The State Department last week proposed that it have until January to produce the bulk of the emails, but U.S. District Judge Rudolph Contreras ordered they release the emails on a rolling basis. The department said it will get every email out by January, Politico reports, but hopes to get them all released before then. Catherine Garcia

scary
May 26, 2015

A bomb threat made by an anonymous caller on Tuesday targeted EVA Air Flight 12 as it flew from Taipei to Los Angeles.

After it landed safely at around 3:30 p.m., the plane was directed to a secure area reserved for planes that are experiencing problems, CBS Los Angeles reports. At about 5:30 p.m., passengers began to get off the plane and were driven away in buses. FBI agents, Homeland Security officials, and Los Angeles Police Department officers are all on the scene, and in a statement, the FBI said that "all threats, regardless of known credibility, are taken seriously."

On Monday, at least six anonymous calls were placed threatening international flights as they headed to airports in New York, New Jersey, and Massachusetts. Authorities said those threats, which were not credible, could have been made by the same source, but did not say if there is a connection to the threat made against the EVA flight. Catherine Garcia

that's not good
May 26, 2015
iStock

A new study published in the journal BMJ has found that women who take birth control pills that use newer types of the progestin hormone have three times the risk of developing blood clots compared with women not taking the oral contraceptive.

Blood clots have been a known risk of taking the pill since the 1990s. Drugmakers have been changing the progesterone levels of the pill since it was first introduced in 1960 in order to lower side effects like weight gain and acne. Those tweaks could be the reason why the risk of blood clots went up, considering that the scientists adjusted for factors like cancer, varicose veins, smoking, and obesity on the risk of blood clots, and the link between newer contraceptives and an increased risk of blood clots remained high, Time reports.

"Our study suggests that the newer contraceptives have a higher risk of [blood clots] than the older agents," Yana Vinogradova, research fellow at the University of Nottingham and lead for the study, told Time. "While [blood clots] are a relatively rare problem, they are serious and potentially avoidable with the appropriate drug choice. Doctors need to consider all health issues when prescribing contraceptives, selecting a drug type associated with the lowest risk for patients with particular susceptibilities." Catherine Garcia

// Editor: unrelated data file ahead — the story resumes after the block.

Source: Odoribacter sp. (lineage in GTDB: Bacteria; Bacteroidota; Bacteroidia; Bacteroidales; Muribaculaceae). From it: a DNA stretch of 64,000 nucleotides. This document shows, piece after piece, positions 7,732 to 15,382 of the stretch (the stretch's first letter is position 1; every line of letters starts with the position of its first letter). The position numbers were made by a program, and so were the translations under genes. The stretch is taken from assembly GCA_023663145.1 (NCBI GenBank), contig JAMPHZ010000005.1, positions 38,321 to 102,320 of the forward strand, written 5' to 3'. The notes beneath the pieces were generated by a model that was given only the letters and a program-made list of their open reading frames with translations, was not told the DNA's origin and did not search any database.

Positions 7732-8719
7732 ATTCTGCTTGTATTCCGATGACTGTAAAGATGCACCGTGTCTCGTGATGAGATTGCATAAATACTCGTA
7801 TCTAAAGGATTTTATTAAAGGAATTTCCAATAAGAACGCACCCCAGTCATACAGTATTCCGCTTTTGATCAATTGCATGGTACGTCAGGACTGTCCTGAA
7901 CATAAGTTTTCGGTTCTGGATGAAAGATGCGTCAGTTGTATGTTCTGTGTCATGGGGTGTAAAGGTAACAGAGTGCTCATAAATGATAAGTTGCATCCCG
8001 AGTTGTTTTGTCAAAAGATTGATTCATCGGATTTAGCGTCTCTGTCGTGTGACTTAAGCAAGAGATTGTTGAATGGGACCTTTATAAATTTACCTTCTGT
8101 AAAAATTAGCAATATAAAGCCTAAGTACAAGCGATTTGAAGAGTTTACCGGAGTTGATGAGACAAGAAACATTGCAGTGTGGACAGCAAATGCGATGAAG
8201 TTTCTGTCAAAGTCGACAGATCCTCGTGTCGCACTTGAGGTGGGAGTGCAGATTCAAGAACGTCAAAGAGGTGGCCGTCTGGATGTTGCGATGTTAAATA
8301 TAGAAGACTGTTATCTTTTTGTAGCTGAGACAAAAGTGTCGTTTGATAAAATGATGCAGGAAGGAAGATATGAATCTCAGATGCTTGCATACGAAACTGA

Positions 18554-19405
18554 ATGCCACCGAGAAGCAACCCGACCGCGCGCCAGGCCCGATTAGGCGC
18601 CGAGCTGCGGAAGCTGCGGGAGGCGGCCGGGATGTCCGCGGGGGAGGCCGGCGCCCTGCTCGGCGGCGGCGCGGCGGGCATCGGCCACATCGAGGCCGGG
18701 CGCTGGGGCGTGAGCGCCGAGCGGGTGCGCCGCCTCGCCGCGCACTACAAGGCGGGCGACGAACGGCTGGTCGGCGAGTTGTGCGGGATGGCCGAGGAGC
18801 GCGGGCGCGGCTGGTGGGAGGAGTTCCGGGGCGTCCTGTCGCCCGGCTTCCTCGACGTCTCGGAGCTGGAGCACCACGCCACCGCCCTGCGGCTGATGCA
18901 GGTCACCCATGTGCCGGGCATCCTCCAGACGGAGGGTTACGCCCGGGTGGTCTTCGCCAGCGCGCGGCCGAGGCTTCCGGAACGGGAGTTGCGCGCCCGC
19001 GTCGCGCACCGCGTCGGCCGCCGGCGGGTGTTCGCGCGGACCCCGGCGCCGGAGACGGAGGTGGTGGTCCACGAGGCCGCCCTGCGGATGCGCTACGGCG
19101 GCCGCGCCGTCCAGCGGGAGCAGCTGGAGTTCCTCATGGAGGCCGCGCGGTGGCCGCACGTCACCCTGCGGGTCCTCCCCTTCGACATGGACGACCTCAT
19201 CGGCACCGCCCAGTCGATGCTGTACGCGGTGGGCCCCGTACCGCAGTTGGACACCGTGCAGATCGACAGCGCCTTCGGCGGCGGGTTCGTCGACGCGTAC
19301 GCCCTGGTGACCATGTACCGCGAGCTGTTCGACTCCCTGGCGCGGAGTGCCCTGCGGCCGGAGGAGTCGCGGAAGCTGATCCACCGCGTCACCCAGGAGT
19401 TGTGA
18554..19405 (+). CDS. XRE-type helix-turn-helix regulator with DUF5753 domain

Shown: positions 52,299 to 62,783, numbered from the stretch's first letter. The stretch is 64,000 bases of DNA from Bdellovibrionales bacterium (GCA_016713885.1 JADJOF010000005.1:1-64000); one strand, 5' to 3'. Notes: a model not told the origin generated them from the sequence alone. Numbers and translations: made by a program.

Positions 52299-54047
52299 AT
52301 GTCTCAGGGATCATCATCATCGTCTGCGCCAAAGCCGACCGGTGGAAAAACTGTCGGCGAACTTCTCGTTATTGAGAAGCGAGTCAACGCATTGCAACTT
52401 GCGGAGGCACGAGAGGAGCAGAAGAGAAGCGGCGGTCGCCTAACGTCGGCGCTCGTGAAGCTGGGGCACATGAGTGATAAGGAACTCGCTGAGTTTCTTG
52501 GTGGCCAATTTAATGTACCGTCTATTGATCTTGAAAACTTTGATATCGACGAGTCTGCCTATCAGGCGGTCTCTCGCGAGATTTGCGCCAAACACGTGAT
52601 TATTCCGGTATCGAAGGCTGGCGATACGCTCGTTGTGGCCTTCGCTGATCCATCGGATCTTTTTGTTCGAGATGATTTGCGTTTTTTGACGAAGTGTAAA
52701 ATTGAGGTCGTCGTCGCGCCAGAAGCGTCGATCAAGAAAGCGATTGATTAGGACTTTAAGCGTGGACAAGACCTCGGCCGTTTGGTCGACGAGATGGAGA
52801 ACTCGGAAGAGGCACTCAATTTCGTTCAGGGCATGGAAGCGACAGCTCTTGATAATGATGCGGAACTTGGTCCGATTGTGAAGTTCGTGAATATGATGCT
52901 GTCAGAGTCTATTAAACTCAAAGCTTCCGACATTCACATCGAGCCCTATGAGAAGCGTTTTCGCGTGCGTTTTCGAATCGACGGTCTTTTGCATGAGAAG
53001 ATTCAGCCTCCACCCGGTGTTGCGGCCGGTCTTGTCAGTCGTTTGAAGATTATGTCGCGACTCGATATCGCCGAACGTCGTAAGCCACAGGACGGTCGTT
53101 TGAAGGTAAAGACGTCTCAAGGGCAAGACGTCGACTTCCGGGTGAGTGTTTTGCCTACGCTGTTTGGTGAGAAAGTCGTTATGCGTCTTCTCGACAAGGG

media news
May 26, 2015

Vox Media has acquired Revere Digital, the parent company of the tech website Re/code.

Re/code was started by journalists Kara Swisher and Walt Mossberg about 18 months ago after they left The Wall Street Journal, Mashable reports. In a post on Re/code, Swisher and Mossberg wrote that the site will "continue to publish under the same name and leadership, with editorial independence." Re/code will "collaborate where appropriate" with Vox Media's tech news site, The Verge, and and will "benefit from joining Vox Media by integrating Vox Media's various capabilities — including marketing, communications, audience development, sales, and production." Catherine Garcia

Cyber Crime
May 26, 2015
Joe Raedle/Getty Images

From February to May, data thieves were able to gain access to the tax return information for roughly 100,000 taxpayers, IRS Commissioner John Koskinen said Tuesday.

During those four months, the thieves attempted to get information 200,000 times through the agency's "Get Transcript" online application, Reuters reports, and were successful about half of the time. It wasn't a hack, since the cyber criminals already had names, addresses, Social Security numbers, and other personal information that they used to access the system. IRS data outside of the application was not affected, and the agency said it plans to strengthen its security measures.

Koskinen did not share any information on who might have been behind the attack, and said the data theft was intended to steal information in order to submit fraudulent tax returns next year. "We're confident these are not amateurs," he said. "These are actually organized crime syndicates that not only we but everyone in the financial industry are dealing with." Catherine Garcia